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|Family Medicine (FM)/General Practice (GP)|
|General Internal Medicine-Primary Care(US)|
Background In the primary analysis of the Aspirin in Reducing Events in the Elderly (ASPREE) trial, now published in the Journal, we report that the daily use of aspirin did not provide a benefit with regard to the primary end point of disability-free survival among older adults. A numerically higher rate of the secondary end point of death from any cause was observed with aspirin than with placebo. Methods From 2010 through 2014, we enrolled community-dwelling persons in Australia and the United States who were 70 years of age or older (or =65 years of age among blacks and Hispanics in the United States) and did not have cardiovascular disease, dementia, or disability. Participants were randomly assigned to receive 100 mg of enteric-coated aspirin or placebo. Deaths were classified according to the underlying cause by adjudicators who were unaware of trial-group assignments. Hazard ratios were calculated to compare mortality between the aspirin group and the placebo group, and post hoc exploratory analyses of specific causes of death were performed. Results Of the 19,114 persons who were enrolled, 9525 were assigned to receive aspirin and 9589 to receive placebo. A total of 1052 deaths occurred during a median of 4.7 years of follow-up. The risk of death from any cause was 12.7 events per 1000 person-years in the aspirin group and 11.1 events per 1000 person-years in the placebo group (hazard ratio, 1.14; 95% confidence interval [CI], 1.01 to 1.29). Cancer was the major contributor to the higher mortality in the aspirin group, accounting for 1.6 excess deaths per 1000 person-years. Cancer-related death occurred in 3.1% of the participants in the aspirin group and in 2.3% of those in the placebo group (hazard ratio, 1.31; 95% CI, 1.10 to 1.56). Conclusions Higher all-cause mortality was observed among apparently healthy older adults who received daily aspirin than among those who received placebo and was attributed primarily to cancer-related death. In the context of previous studies, this result was unexpected and should be interpreted with caution. (Funded by the National Institute on Aging and others; ASPREE ClinicalTrials.gov number, NCT01038583 .).
The recently published ASPREE study of the effects of low-dose aspirin on disability-free survival in older adults demonstrated a borderline statistically significant increased risk for death in the aspirin group. The number-needed-to-treat to cause harm was quite high though at 143. Cancer deaths accounted for most of this increase. No particular cancer predominated. The authors rightly note that other aspirin studies have not demonstrated this result. The number of clinical endpoints that occurred was much less than the general population rate. This reduced the power of the study overall for a number of the measured endpoints. It does seem, though, that a takeaway message from the recent aspirin studies is that aspirin does not add much in primary prevention for most patients with controlled blood pressure and with good lipid control on statins who are otherwise fairly healthy.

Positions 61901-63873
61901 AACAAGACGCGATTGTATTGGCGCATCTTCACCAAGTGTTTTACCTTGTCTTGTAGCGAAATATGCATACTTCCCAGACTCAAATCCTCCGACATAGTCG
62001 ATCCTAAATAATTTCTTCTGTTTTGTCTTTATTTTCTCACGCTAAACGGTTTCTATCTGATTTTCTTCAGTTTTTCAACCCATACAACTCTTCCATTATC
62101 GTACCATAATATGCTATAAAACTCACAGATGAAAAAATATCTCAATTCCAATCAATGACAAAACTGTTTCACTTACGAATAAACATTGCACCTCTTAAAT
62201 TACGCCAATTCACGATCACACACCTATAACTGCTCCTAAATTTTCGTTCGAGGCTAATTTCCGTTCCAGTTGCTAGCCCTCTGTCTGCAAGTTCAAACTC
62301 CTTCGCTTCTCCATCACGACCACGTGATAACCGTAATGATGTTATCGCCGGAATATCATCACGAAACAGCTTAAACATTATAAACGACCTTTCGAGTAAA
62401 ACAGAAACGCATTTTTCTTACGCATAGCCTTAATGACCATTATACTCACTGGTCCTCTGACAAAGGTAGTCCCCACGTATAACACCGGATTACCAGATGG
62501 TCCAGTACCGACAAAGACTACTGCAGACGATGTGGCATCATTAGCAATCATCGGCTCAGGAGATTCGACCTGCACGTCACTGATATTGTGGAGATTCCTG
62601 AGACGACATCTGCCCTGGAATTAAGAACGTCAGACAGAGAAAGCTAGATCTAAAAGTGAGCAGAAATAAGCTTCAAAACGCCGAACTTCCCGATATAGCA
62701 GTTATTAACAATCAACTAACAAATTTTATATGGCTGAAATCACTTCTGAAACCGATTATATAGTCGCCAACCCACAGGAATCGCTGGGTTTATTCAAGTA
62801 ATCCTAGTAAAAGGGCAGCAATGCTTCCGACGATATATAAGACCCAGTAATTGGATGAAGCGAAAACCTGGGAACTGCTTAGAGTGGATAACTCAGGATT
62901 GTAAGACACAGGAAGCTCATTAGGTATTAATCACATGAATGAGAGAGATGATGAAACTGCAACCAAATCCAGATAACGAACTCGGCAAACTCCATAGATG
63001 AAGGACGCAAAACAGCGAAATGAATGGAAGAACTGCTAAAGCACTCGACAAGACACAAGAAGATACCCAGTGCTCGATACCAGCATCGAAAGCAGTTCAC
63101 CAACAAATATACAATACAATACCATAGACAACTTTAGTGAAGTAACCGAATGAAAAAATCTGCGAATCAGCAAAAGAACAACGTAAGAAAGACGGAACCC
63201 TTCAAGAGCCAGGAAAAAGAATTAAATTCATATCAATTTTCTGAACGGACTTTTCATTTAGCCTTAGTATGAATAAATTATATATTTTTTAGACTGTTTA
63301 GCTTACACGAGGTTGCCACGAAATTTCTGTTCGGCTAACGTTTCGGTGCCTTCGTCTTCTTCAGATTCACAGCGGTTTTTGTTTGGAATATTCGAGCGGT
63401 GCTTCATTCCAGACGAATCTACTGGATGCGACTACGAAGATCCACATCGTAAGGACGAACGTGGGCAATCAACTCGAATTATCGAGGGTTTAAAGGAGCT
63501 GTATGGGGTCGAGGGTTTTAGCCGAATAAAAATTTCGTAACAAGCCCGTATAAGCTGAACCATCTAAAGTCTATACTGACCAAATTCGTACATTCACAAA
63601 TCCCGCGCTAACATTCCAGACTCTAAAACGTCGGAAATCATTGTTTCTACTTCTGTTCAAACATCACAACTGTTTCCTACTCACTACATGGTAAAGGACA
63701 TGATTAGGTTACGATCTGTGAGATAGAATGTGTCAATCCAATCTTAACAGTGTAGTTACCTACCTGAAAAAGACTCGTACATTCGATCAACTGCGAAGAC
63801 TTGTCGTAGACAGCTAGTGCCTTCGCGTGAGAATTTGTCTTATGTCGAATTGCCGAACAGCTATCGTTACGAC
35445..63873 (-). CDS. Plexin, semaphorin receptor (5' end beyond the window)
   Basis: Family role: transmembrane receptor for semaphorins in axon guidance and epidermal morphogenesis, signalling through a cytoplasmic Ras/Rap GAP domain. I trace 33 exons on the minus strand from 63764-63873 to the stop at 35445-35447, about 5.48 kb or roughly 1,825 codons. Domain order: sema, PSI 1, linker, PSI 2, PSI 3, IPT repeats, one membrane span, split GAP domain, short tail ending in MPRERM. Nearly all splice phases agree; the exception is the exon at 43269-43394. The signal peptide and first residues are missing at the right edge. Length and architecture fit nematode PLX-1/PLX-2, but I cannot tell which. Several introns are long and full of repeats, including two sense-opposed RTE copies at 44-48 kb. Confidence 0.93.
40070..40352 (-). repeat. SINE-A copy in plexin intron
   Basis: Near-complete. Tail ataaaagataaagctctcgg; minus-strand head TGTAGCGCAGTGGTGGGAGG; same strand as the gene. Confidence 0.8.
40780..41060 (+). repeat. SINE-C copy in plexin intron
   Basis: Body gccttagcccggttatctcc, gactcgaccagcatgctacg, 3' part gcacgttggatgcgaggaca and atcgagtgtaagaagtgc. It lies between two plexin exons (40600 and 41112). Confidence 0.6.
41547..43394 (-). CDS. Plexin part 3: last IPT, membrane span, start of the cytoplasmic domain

This is a thought-provking article that raises questions about the efficacy and safety of low-dose ASA in relatively healthy older persons at a time when low-dose ASA has been recommended for nearly all healthy elderly. As pointed out by the authors, the article's strength compared with previous studies is that it is based on an exclusively older population. The finding by McNeil et al that ASA appears to increase the risk for both all-cause mortality and cancer-related mortality irrespective of site appears to contradict previous meta-analyses, and may reflect a different biology in an older population that was poorly represented in previous studies. The authors acknowledge that the principal limitation is they did not statistically take into account their multiple comparisons, so the association of ASA with a small but statistically significant increased risk for cancer after ~3 years cannot be taken as definitive. Interestingly, in their supplementary analyses (Forest plot S2), being a white Australian but not being a white American was associated with a significantly increased risk for cancer-related mortality. This suggests that there may be an environment-ASA interaction that requires further exploration.
Even if one doesn`t believe the cancer-related excess mortality is causal, some of my primary care colleagues would do well to recognize that, at a minimum, there was no benefit of low-dose aspirin therapy in otherwise healthy older adults. There is the pervasive faith that something shown to be beneficial in patients with disease should also be beneficial in patients without disease - ergo the widespread belief that a baby aspirin "can`t hurt and might help" healthy adults, even not-so-old adults. Studies like this ought to help restrain that kind of thinking.
The majority of participants were overweight or obese, which is a serious risk factor for developing cancer. Also, in different categories (diabetes, history of smoking, former cancer history), there were small differences between groups that might have influenced the result.
This is definitely an important paper that could change a well entrenched paradigm for a hospitalist.